By 1881 Albert had married and had left home to set up his own household at 54 Finnis Street:
Head:
Albert Cadosch aged 21 born Paris, France - Glass cutter
Wife:
Alice Cadosch aged 22 born Coggeshall, Essex - Dressmaker
Children:
Isabella Cadosch aged 3 born Paddington
Hannah Cadosch aged 6 months born Bethnal Green
Other:
Fred French aged 16 - Son in Law (sic - should probably read brother in law) born Coggeshall, Essex - General porter
Herbert French aged 14 - Brother in law - born Coggeshall, Essex - Carman's boy
Albert's occupation, glasscutter, would certainly fit in with the fact that in 1871 his father and mother were listed as a glass shade fitters. The two boys surnamed French are listed as brothers in law to Albert. The description of one of them as his son in law is obviously erroneous. Both boys are given as having the same place of birth as Albert's wife, Alice. As it happens I am acquainted with Coggeshall in Essex, and the fact that all three came from what is essentially a small village, must mean that the two boys are Alice's brothers, which tells us additionally that her maiden name would have been Alice French.
When we come to the census of 1891, Albert and his family have moved right out of London to Colchester in Essex. He has also had a complete change of occupation, him and his wife now running a fruiterer's shop between them. There is not necessarily anything sinister or connected with the murders, which prompted the family's move out of London. The place they moved to, Colchester, is very near to Coggeshall, where his wife came from. It seems most likely that the reason for the move was some reason connected to his wife's family. Here is the listing for Albert's family for 1891:
44 Stamwell Street, Colchester, Essex
Head:
Albert Cadosch aged 31 born Paris, France - Fruit dealer
Wife: Alice Cadosch aged 32 born Coggeshall - Shop keeper
Children:
Hannah aged 10
Ethel aged 9
Frederick aged 7
Herbert aged 5
Gladys aged 7 months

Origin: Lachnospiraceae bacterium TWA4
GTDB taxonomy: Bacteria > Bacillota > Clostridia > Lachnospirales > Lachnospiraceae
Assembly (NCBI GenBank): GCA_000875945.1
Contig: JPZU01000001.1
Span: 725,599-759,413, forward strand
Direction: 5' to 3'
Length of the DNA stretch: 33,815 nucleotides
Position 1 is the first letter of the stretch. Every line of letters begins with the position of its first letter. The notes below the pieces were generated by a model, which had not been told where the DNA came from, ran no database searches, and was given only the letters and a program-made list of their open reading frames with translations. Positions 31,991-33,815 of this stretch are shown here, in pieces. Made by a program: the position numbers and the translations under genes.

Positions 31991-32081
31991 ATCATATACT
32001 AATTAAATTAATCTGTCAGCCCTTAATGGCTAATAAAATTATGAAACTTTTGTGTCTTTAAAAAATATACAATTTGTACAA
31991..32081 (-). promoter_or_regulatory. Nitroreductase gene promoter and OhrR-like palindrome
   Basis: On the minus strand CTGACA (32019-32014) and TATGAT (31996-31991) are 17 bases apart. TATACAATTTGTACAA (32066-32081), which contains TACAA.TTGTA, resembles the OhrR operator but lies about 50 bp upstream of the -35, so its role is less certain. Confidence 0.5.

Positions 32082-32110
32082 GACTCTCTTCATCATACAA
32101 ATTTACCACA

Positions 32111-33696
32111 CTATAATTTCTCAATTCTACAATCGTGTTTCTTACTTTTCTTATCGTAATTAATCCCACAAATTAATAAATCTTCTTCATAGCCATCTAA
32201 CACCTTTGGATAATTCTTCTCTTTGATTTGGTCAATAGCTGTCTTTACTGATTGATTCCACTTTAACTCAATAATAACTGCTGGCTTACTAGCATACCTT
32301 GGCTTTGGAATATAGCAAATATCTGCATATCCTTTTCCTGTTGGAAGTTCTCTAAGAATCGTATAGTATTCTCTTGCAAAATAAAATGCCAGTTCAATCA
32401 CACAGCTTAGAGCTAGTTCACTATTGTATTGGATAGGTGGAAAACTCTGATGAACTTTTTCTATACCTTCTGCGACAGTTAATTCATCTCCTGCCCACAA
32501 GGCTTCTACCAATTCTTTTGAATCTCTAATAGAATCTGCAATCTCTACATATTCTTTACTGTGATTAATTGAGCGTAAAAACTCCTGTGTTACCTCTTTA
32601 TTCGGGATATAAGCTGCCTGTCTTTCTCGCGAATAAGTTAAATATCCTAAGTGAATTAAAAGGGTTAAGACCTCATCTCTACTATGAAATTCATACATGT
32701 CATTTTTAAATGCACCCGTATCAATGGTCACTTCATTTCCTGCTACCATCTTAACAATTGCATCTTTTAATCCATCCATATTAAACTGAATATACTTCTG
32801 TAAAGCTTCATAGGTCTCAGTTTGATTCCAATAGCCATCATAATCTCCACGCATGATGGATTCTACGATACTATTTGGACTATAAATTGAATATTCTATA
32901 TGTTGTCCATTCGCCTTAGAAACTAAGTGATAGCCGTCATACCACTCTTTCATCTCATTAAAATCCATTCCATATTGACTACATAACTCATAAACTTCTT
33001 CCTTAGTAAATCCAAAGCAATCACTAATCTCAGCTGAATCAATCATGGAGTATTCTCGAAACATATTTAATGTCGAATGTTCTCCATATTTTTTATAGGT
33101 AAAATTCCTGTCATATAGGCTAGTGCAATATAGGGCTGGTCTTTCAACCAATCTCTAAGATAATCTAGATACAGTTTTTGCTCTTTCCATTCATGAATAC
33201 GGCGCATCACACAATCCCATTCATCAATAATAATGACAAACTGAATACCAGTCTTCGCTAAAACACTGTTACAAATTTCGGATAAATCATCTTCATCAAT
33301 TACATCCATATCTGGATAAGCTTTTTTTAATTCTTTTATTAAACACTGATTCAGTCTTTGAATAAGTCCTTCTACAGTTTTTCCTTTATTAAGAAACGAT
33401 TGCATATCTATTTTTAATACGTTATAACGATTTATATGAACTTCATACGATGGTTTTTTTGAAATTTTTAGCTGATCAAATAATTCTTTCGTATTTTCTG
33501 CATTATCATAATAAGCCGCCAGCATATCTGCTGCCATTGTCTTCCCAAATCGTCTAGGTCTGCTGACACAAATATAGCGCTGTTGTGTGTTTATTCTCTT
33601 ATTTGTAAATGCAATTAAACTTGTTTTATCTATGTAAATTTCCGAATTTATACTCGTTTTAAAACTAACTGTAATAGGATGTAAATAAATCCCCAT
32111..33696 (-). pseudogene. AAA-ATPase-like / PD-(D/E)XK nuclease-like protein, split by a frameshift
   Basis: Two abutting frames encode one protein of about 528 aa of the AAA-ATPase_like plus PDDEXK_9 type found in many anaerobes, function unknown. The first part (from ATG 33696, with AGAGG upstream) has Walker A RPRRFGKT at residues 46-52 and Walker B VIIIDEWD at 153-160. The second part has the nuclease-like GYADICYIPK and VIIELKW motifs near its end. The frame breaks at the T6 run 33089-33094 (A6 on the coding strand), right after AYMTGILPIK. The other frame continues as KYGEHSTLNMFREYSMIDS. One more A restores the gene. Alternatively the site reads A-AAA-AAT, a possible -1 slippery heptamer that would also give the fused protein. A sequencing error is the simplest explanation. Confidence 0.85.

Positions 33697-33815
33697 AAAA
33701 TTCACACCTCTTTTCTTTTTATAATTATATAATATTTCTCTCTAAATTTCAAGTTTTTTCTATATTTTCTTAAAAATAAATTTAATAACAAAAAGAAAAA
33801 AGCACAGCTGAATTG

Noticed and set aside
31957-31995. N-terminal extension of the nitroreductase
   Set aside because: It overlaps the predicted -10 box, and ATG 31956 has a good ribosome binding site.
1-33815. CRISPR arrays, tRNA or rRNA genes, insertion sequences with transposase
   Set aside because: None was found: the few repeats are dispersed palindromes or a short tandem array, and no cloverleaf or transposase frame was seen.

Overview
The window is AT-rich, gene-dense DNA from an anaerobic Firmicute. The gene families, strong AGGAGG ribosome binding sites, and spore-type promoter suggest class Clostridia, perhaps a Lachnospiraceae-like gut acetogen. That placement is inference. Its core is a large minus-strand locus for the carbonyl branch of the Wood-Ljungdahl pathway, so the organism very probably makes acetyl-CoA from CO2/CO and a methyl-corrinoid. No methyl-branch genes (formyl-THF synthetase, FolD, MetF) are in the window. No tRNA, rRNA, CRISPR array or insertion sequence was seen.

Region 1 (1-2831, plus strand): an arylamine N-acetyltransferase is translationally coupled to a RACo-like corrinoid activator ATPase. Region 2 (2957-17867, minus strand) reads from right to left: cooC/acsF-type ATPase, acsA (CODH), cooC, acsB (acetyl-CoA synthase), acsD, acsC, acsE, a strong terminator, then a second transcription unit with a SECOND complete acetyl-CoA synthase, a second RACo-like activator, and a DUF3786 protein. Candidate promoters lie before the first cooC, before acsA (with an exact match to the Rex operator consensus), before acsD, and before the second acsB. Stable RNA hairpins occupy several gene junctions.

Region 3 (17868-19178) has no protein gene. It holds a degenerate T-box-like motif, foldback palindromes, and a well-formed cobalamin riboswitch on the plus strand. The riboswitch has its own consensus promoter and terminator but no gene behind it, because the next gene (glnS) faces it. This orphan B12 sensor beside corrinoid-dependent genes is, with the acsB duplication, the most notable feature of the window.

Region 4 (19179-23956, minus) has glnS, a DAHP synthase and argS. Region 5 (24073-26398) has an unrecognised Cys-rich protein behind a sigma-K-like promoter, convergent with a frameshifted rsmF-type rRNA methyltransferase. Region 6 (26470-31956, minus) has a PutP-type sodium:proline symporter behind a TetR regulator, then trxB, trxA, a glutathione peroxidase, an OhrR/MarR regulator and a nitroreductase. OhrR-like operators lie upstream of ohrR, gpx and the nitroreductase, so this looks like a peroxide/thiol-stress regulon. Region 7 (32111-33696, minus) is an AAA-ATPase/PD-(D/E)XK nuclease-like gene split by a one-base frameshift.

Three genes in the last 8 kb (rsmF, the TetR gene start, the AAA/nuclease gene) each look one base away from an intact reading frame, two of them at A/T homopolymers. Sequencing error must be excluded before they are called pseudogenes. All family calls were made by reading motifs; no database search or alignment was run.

All children born in Bethnal Green
The fact that all children were born in Bethnal Green, and the youngest is only 7 months old (i.e. born in August 1890) means we can probably place their move to Essex very closely - some time between August 1890 and early April 1891, the date of the census.
I was unable to find Albert listed in the 1901 census. At 19 Stamwell Street in Colchester, the town where the family were listed in 1891, the following family members were listed:
Alice aged 42 - Tailoress
Ethel aged 18 - Tailoress
Fred aged 17 - postman
Hannah aged 20 - Dressmaker
Herbert aged 15 - Office boy
There is one additional child:
Nellie Cadosch aged 8 born Colchester, Essex.
Intriguingly, Alice is listed as the head of household but her marital status is given as married, not widowed.
In 1901 Albert's mother Elizabeth and Esther was living in a confectioner's shop at 39 Virginia Road, Bethnal Green.
Head:
Elizabeth Cadosch aged 60 born Lambeth - confectioner and baker
Widowed
Daughter:
Esther Cadosch aged 33 born Mile End New Town - Plain needle worker.
So what happened to Albert's father, who in 1881 was listed as an inpatient in the French Hospital? He is certainly not listed in the 1891 census. From the earlier records of him we can deduce that he was born in or about 1834, so in 1890 he would have been 56 or 57. I think the answer to his fate lies in the record of a death registered in Whitechapel in the last quarter of 1890. That record tells of the demise of a Paul Alexander Cadosch and his age is given as 57 at the time of his death.
There are certainly many loose ends in the story of Albert Cadosch. What tangled web of marital events happened between his parents in years 1871 to 1881? Why was his father in hospital describing himself as unmarried, while his mother was listed as widow? And, finally, what happened to Albert himself? I have yet to find a record of his death or place where he was in 1901.
If only he had looked over the fence, history might have been very different!


Related pages:
  Albert Cadoche
       Dissertations: Cadosch The Other Side of the Fence 
       Dissertations: Considerable Doubt and the Death of Annie Chapman 
       Dissertations: Long -vs- Cadoche 
       Press Reports: Evening Standard - 15 September 1888 
       Press Reports: Irish Times - 15 September 1888 
       Victims: Testimonies of Elizabeth Long and Albert Cadoche